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Four brothers – Wesley, Samuel, James, and Steven Hill – headed to California with their families in April 1852 from their home in Missouri. Altogether, the families included 62 persons. Two members of the party died along the Platte. Henry Hill, another member of the party, is buried near Torrington.
Here on Ham’s Fork Plateau, Nancy Hill died of cholera on July 5, 1852. She was 20 yearsNancy Hill Grave old and the second eldest of six children of Wesley and Elizabeth Hill. As some sixty members of the family gathered to bury the young woman, a light snow covered the landscape. Nancy’s uncle wrote: "She was in good health on Sunday evening, taken unwell that knight worst in the morning and a corps at nine o’clock at knight."
This grave has always excited much interest because of the romantic legend associated with it. Said to have been "a goddess of a girl," Nancy reportedly had a loyal suitor who remained behind after her death to mourn her passing. In the 53 years that followed, it is said that he returned to the site at least three times to tend her grave. Her relative, Stephen Jackson, says: "We like to think her grave was so well preserved because she was so well loved."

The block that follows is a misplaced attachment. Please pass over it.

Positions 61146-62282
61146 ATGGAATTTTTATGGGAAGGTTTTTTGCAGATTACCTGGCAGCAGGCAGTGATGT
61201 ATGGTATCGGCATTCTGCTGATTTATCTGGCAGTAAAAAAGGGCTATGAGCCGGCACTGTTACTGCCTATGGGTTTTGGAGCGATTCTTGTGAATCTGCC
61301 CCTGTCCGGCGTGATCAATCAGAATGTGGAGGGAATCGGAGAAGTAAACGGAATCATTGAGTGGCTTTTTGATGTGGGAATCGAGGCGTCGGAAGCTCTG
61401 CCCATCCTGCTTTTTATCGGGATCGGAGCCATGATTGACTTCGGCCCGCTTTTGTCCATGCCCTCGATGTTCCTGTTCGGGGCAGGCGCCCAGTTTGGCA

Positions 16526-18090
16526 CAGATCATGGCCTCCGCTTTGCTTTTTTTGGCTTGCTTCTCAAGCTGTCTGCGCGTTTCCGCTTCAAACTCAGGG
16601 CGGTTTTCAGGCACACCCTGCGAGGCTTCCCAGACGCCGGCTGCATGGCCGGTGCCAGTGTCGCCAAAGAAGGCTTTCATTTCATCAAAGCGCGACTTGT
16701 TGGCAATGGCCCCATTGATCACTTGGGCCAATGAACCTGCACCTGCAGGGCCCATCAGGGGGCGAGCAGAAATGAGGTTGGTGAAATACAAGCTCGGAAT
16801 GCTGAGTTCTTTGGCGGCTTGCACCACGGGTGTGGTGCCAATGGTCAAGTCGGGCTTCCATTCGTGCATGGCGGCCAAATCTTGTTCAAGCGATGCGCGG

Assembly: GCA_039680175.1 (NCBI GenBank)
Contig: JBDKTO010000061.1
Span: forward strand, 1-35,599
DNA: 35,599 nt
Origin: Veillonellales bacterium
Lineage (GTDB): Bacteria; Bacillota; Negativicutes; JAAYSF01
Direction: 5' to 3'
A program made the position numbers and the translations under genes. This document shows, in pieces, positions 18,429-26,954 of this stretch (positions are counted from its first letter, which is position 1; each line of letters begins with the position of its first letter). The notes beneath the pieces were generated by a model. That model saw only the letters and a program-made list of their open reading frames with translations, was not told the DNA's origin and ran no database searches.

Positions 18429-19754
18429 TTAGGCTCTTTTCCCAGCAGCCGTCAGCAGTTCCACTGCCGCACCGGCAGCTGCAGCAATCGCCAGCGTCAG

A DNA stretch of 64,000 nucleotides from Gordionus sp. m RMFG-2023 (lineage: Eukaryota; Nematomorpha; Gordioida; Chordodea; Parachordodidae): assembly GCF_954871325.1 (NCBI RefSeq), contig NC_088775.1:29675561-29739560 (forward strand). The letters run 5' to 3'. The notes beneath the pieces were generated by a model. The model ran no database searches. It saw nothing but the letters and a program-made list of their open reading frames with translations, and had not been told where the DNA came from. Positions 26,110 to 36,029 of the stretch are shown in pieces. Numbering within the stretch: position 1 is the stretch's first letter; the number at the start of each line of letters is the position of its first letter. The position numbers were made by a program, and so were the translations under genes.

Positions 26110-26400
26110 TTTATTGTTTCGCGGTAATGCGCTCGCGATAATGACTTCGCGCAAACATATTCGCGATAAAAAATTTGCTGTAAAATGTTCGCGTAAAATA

Unfortunately, great confusion continues to surround the location of the grave. The headstone on the site is clearly not the original as it gives both a wrong date for Nancy’s death and is also wrong about her age. It is believed that well-meaning ranchers placed the marker at a later Nancy Hill Gravedate and simply did not know the correct facts. Moreover, a recently discovered diary suggests that the grave marked as Hill’s is not, in fact, her grave. Nevertheless, it is clear that the romantic legend of Nancy Hill is largely responsible for the endurance of a grave marked in her memory.

Public (BLM)

Lincoln County, Wyoming. T23N/R117W.
These graves can be accessed with 4WD as long as the roads are reasonably dry. Inquire locally (Kemmerer) for more information about road conditions. From Kemmerer, drive north on U.S. 189. At the township of Frontier, veer left on Wyoming 233 and drive north for approximately 3˝ miles. Just before Hams Fork Bridge, make a sharp left turn onto a county gravel road. Drive approximately 11 miles northwest to the intersection with the Sublette Cutoff. Drive west to the grave. The Nancy Hill grave is about ˝ mile west of the Alfred Corum grave.

National Park Service Comprehensive Management Plan
The site has been fenced and marked by the Oregon-California Trails Association. There is no known threat to this site. It is not listed on the National Register.

Additional Information
Duffin, Reg. "Here Lies Nancy Hill?" Overland Journal 1:1 (July 1983), 4-13.
Duffin, Reg. "The Nancy Hill Story: The Final Chapter" Overland Journal 4:4 (Fall 1986), 56-64.



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